I mean, if we have a pregnant woman who wishes to keep the child, and someone else deliberately causes harm to the foetus, do we say that they have done nothing wrong because, well, the thing they harmed is not a person?

Please let me make this clear, I do not question a woman’s right to choose. Just that I personally have difficulty with the “not a person” argument.

Part of the problem we face, as a society, with regard to abortion is an archaic attitude toward death. We still seem to prefer to force a person to live a life of agony, misery and horror rather than allowing them to die. True, nobody knows what happens after we die, and euthanasia is a risk: is dying really better than living? Sometimes, yes.

So, many people see the termination of a pregnancy as something morally outrageous when in reality it can be a kindness.

There are those who argue that allowing abortion will simply lead to eugenics – aborting “undesirable” traits. But that is presuming that someone else knows better than the woman who otherwise would have to carry the child and bear the medical risks associated with pregnancy and childbirth.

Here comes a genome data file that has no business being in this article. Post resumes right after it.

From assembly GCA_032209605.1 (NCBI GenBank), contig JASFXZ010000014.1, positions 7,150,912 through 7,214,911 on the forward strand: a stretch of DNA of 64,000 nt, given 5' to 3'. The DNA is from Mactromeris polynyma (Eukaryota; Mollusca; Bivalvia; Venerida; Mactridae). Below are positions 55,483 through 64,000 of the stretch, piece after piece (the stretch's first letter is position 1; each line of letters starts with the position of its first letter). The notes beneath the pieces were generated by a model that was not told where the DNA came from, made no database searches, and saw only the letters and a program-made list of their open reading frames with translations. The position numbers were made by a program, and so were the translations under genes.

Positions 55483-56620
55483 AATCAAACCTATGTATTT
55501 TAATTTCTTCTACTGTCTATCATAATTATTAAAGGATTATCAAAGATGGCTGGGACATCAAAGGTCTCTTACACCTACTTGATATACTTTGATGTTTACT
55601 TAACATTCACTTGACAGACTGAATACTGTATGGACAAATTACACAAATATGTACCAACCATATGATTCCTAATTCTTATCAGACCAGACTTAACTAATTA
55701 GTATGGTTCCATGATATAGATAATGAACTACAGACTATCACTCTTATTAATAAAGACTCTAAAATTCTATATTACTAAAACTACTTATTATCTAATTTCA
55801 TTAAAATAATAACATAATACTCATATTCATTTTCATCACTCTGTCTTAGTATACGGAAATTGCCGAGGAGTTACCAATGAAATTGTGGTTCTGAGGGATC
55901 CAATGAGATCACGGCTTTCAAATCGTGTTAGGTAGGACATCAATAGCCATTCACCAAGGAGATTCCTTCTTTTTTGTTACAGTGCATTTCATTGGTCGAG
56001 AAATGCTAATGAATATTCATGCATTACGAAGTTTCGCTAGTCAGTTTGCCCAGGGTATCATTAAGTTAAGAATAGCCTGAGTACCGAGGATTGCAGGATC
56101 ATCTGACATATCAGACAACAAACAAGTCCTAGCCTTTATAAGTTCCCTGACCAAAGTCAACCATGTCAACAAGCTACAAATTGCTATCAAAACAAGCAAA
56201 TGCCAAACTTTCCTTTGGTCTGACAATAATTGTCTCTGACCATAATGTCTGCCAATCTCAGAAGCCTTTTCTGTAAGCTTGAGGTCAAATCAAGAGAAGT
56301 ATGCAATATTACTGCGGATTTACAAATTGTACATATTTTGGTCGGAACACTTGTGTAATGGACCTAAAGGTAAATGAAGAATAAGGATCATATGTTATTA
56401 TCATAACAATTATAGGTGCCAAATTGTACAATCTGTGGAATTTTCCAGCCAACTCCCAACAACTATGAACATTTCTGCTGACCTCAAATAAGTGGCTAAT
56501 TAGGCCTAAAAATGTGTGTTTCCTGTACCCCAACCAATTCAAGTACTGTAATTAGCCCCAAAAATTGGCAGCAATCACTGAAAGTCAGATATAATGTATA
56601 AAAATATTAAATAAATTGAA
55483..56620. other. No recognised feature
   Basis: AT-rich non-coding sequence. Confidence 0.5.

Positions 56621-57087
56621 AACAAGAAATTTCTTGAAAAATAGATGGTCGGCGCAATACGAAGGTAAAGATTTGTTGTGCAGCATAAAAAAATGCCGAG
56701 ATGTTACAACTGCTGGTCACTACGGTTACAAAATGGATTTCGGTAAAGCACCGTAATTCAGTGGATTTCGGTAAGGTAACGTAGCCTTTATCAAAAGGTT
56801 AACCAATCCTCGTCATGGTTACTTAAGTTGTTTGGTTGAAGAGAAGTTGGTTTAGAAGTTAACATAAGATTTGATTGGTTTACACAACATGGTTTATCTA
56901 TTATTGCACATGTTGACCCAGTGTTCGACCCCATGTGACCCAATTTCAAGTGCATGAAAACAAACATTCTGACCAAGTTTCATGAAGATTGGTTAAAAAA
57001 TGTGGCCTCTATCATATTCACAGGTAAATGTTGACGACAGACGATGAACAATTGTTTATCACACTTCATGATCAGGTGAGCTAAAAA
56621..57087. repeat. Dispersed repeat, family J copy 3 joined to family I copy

Others in the anti-abortion lobby argue that allowing abortion will lead to a lack of care of children as women line up to repeatedly dispose of their unwanted cargo. Now, I know I am a man and will never know what it is like, but I can guess that the people who say this have never had to go through an abortion themselves, and probably are so lacking in empathy that they choose not to understand what a woman goes through in having an abortion.

I do know it is a terrible, traumatic experience. Generally it is not something they want to do, but need to. In a much earlier post on this subject, I found a brilliant quote.

No woman wants an abortion as she wants an ice cream cone or a Porsche. She wants an abortion as an animal caught in a trap wants to gnaw off its own leg.
~Frederica Mathewes-Green

As for “personhood”, where do you begin with this? If life and “personhood” begins at conception, what does this mean for our concept of age? If a person has been alive for 18 years, how old are they? Eighteen or 17 years and 3 months? What impact does this have on driving rules, age of consent, voting, drinking, etc. Does a living person who has not yet been born require a passport? If not why not? It raises so many questions in my mind.

It strikes me that the people who blather on about “personhood” – not only do they not give a shit about the personhood of the mother, they have no clue what it means to confer personhood on a bunch of cells.

It is a hideously complex issue.